It’s impossible to know precisely what is happening inside the mind of a politician when he or she is taking part in a religious ritual, whether or not listeners are hearing the voice of a believer or that of a political realist who is skilled at watching national opinion polls.
The Russians have a special term for this slice of life in our sinful, fallen world and, truth be told, some public leaders do deserve this label — “podsvechnik.”
This word means “candlestick holder.” This is the politician who walks into a church sanctuary on a major feast day — usually Christmas or Pascha — lights a candle at an icon, makes the sign of the cross then stands around long enough for photographers to have a chance to take his picture.
Alas, in the lands of the former Soviet bloc, this same term can be applied to some church leaders.
Once again, however, it helps to remember that the human heart is a complex thing and some true believers struggle with major and minor sins throughout their lives. What if this person is wearing the vestments of a bishop?
Why bring this up? The other day, our own Father George Conger sent me a Reuters story from Bulgaria that was both fascinating and scary. Here’s the top of the report:
VARNA, Bulgaria (Reuters) — The death last week of one of Bulgaria’s most senior bishops, found floating in the Black Sea wearing a snorkel and flippers, was mysterious in its own right, but it was only the final chapter in an enigmatic life.
In the days after Bishop Cyril of Varna, 59, was found dead, a picture emerged of a man respected by many but who had also spied for the communist-era secret police, brokered land deals that raised questions and driven a luxury Lincoln sedan given to him by a local businessman.
Through it all, he was never investigated or disciplined, making him a kind of symbol of modern Bulgaria, the European Union’s poorest member, where graft and organized crime often go unpunished and where many people feel public institutions — from the Church to the government — have betrayed their trust.
OK, that’s rather muddy, to say the least. In another nasty, yet powerful, image a believer describes the bishop cruising through crowds of people on Epiphany, flinging holy water on poor Bulgarians through the open window of his luxury car.
Is there more to the story? Yes, there is and, to the credit of the Reuters team, other details make it into the report:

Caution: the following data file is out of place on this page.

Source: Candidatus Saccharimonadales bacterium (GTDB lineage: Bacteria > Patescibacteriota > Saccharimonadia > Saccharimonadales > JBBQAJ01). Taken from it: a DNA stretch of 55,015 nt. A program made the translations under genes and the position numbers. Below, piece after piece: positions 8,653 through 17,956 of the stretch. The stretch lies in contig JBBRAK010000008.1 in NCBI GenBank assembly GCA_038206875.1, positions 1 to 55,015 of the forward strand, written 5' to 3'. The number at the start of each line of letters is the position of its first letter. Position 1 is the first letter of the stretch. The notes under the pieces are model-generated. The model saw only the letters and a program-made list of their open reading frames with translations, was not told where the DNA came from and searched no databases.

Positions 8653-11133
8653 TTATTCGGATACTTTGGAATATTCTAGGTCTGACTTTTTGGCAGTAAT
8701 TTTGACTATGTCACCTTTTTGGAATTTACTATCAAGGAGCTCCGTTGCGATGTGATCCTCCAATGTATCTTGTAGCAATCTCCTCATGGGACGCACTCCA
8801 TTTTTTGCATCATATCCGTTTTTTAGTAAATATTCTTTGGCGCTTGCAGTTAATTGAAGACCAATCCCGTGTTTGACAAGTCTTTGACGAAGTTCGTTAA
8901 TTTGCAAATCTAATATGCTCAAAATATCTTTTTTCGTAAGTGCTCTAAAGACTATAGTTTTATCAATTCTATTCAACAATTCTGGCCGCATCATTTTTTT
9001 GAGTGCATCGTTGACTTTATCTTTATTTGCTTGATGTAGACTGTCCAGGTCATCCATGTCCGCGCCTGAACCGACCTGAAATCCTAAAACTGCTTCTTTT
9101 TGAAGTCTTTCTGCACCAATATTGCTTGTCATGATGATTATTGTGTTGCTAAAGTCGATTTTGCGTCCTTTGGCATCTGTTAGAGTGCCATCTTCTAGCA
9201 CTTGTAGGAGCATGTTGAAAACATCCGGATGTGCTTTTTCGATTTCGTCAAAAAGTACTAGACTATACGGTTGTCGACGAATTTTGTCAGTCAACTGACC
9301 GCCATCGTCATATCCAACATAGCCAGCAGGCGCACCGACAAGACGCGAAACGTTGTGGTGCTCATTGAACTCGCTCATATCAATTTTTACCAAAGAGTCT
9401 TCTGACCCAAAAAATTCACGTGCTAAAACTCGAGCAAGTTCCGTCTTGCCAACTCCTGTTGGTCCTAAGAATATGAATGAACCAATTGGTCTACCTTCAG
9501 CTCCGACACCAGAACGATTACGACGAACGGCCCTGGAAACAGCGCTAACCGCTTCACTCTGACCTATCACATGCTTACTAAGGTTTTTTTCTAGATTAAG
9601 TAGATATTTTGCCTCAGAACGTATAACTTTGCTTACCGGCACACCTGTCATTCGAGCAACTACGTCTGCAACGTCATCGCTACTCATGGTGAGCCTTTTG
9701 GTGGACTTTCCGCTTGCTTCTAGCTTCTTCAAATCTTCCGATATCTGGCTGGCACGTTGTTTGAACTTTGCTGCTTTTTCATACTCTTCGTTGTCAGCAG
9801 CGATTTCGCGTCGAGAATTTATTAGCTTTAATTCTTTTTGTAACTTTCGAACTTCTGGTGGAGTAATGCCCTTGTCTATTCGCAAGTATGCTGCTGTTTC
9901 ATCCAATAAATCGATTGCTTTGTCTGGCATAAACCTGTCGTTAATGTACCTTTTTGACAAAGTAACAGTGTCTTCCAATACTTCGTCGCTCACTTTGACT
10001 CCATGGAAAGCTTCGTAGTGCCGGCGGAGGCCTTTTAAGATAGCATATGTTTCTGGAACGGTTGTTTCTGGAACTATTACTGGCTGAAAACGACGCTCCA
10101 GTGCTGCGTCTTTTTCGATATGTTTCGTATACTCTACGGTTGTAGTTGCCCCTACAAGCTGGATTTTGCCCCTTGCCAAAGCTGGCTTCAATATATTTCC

At his funeral service, people who knew Cyril spoke of an energetic man who in 24 years as bishop built and restored some 70 churches and chapels, ordained dozens of young priests, ran soup kitchens and supported a drug rehabilitation center.
“He was a great, holy man, very sporty, very open and down to earth,” said Mladen Stanev, a businessmen from Varna who often met Cyril and shared with him a passion for snorkeling.
Like many people of his generation in Bulgaria, the bishop lived a complicated life, in which the lines between communism and religion, public service and private business interests, right and wrong, were frequently blurred.
The connections to power and corruption ran deep in the bishop’s family, since his uncle was a leader in the land’s secret police in the Soviet era. Files opened after the fall of the Soviet empire made it clear that Cyril was an informer during his years as a monk and theology student in Greece and he spent some time in Moscow, as well. At one point Cyril:
… stopped his work for the secret services, but the files show he was “activated” again after he was appointed Bishop of Varna in early 1989. At the time, secret police connections were often required to reach senior positions in the church, historians say. …
Early last year, Cyril’s past life as a secret police informer was exposed when the police files were made public. He was one of 11 Bulgarian bishops found to have worked for the secret police — a revelation that shook public trust in the 1,100-year-old Orthodox Church to which around 80 percent of Bulgarians at least nominally belong.
Some of the 11 bishops sought public forgiveness but Cyril refused to apologize, saying he had repented to God long ago.
So what about the state of this man’s heart and soul?
That’s territory that is hard for journalists to explore, other than through a man’s actions and the words of observers in positions to offer insights.
The Reuters report offered many fine details but, I must admit, I found myself wondering if anyone was present at the funeral rites to report on the contents of the sermon. It would surprise me if the clergyman delivering the sermon didn’t address issues of sin, repentance and grace.
Once again, let me add a personal note from my own experience. I was in Moscow back in 1991, days after the coup, and had a chance to talk with several Orthodox priests. One of them offered this sobering set of reflections:
It’s impossible to understand the modern Russian church, one said, without grasping that it has four different kinds of leaders. A few Soviet-era bishops are not even Christian believers. Some are flawed believers who were lured into compromise by the KGB, but have never publicly confessed this. Some are believers who cooperated with the KGB, but have repented to groups of priests or believers. Finally, some never had to compromise.
“We have all four kinds,” this priest said. “That is our reality. We must live with it until God heals our church.”
One must assume the same typology could be found in Bulgaria. It would appear that Cyril fit into that priest’s second category, among the bishops who were believers lured into compromise — but who never publicly confessed their sins.
That certainly fits the facts reported in this tragic and sad story.